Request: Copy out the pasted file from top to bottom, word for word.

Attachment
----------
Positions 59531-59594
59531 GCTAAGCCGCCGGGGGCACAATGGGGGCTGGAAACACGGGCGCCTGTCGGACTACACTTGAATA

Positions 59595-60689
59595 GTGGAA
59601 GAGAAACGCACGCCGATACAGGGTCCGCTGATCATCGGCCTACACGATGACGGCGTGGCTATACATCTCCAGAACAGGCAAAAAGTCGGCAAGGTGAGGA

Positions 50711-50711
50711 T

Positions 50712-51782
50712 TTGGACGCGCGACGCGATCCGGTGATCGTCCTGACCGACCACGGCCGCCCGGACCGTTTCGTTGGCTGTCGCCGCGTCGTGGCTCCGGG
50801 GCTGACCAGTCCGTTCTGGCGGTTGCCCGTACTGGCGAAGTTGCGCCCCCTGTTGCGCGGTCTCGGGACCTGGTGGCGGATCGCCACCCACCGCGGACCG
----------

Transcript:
Positions 59531-59594
59531 GCTAAGCCGCCGGGGGCACAATGGGGGCTGGAAACACGGGCGCCTGTCGGACTACACTTGAATA

Positions 59595-60689
59595 GTGGAA
59601 GAGAAACGCACGCCGATACAGGGTCCGCTGATCATCGGCCTACACGATGACGGCGTGGCTATACATCTCCAGAACAGGCAAAAAGTCGGCAAGGTGAGGA

Positions 50711-50711
50711 T

Positions 50712-51782
50712 TTGGACGCGCGACGCGATCCGGTGATCGTCCTGACCGACCACGGCCGCCCGGACCGTTTCGTTGGCTGTCGCCGCGTCGTGGCTCCGGG
50801 GCTGACCAGTCCGTTCTGGCGGTTGCCCGTACTGGCGAAGTTGCGCCCCCTGTTGCGCGGTCTCGGGACCTGGTGGCGGATCGCCACCCACCGCGGACCG